I launched my book No Spare Life: one woman’s journey through cancer in the Irish Writer’s Centre in Dublin on the 10th Dec. last. It was a day I will hold close to my heart. A day I wasn’t sure I would see. My family turned out in force and some friends I hadn’t seen for some time. Thank you everybody for making it such a memorable day. A celebration.
I used to listen to people going on about stuff but
time is precious and I don’t anymore.
I used to live in Germany
I used to remember the reg. no. of my car
I used to be more organized about paperwork
I used to get paid on Fridays – money in my hand
You rarely see actual notes nowadays.
I used to be in a folk band and sang Hard Times
I used to collect bits and pieces in an Old Curiosity Shop
biscuit tin. I still have it, full of treasure.
I opened it recently to place a square
of my mother’s granny print apron in it.
I used to live in the city
I used to listen to advice from friends
Now I listen to my own gut which is much happier.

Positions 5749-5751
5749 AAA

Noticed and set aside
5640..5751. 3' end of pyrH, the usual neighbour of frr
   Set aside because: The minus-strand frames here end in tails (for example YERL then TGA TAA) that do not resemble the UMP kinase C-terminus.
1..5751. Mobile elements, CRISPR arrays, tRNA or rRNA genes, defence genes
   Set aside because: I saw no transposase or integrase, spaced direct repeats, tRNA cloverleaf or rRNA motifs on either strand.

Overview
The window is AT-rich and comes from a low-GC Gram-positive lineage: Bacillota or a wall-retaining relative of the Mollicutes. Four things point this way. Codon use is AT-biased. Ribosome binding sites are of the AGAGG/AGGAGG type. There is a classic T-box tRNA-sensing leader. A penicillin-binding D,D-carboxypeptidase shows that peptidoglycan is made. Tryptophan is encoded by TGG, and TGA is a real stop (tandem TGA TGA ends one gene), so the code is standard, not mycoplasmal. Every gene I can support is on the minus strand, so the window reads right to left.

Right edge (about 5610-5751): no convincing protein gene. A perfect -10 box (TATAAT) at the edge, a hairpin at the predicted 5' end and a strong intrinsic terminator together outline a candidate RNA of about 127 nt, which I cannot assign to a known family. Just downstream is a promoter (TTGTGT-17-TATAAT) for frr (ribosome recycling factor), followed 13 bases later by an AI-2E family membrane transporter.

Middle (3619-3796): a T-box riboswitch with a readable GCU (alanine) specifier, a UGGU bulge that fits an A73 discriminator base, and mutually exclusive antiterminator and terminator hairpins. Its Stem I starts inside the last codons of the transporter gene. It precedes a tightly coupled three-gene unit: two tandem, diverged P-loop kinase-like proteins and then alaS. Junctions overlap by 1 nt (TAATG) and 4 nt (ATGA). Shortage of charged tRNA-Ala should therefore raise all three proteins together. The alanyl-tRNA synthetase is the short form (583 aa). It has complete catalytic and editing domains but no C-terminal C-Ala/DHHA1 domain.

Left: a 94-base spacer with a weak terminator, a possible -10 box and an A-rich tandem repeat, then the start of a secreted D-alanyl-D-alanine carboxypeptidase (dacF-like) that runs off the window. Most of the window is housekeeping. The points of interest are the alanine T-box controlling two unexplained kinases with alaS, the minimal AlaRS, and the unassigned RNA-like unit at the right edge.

My head is too.
I used to be a child. Some days I can still sulk.
I used to believe in The Waltons, The Little House on the Prairie, Flipper and Tammy.
I used to look at the news, bought a newspaper everyday
but it’s all bad stuff.
The beautiful simple, seeing otters at the lake, isn’t news.
I used to chew Wrigleys gum
I used to know where I left stuff
Now I lose it all the time
Keys, pin numbers, beloved animals, my parents and friends
I’m still losing them.
I used to have two breasts, now I have one
I used to think the remaining breast
Should be in the middle of my chest
I felt unbalanced.
It took a year to accept this “new lookˮ.
I knew I was going to be okay when one morning
I was about to shout
“Has anyone seen my prosthesis?ˮ
Wouldn’t that be shocking funny?
I rolled back onto the bed and laughed.
I used to be busy dying now I’m busy living.
This poem was published by Bloodaxe
Books in their 2015 anthology Hallelujah for 50ft Women edited by
My mother can’t say the word.
Her generation calls it the “Big C.”
She looks at me and tells me
“You can’t be that well.
You’re only putting the good side out.”
“I am well, look at me.”
I smile, hold out
my summer frock
and twirl around
in the way she used to ask me as a child whilst trying on an outfit
she had made for me.
“Are you really?” she ventures softly.
My sister says
“It’s everywhere now
what happens if I get it?”
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